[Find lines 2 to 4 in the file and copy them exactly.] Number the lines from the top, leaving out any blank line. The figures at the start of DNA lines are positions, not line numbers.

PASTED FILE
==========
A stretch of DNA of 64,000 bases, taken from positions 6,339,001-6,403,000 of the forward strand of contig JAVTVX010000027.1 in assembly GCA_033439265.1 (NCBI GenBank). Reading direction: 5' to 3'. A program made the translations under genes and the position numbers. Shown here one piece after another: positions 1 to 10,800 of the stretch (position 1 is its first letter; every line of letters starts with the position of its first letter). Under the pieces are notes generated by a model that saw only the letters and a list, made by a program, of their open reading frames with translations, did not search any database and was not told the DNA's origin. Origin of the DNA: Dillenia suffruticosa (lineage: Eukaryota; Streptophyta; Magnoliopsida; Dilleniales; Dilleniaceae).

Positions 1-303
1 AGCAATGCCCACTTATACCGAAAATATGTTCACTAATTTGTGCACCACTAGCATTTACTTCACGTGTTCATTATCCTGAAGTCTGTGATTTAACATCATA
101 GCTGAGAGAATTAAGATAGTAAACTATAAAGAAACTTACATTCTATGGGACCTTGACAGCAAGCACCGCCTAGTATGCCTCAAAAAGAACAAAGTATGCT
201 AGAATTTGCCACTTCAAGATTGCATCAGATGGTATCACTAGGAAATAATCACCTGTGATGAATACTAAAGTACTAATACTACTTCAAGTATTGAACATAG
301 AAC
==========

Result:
Positions 1-303
1 AGCAATGCCCACTTATACCGAAAATATGTTCACTAATTTGTGCACCACTAGCATTTACTTCACGTGTTCATTATCCTGAAGTCTGTGATTTAACATCATA
101 GCTGAGAGAATTAAGATAGTAAACTATAAAGAAACTTACATTCTATGGGACCTTGACAGCAAGCACCGCCTAGTATGCCTCAAAAAGAACAAAGTATGCT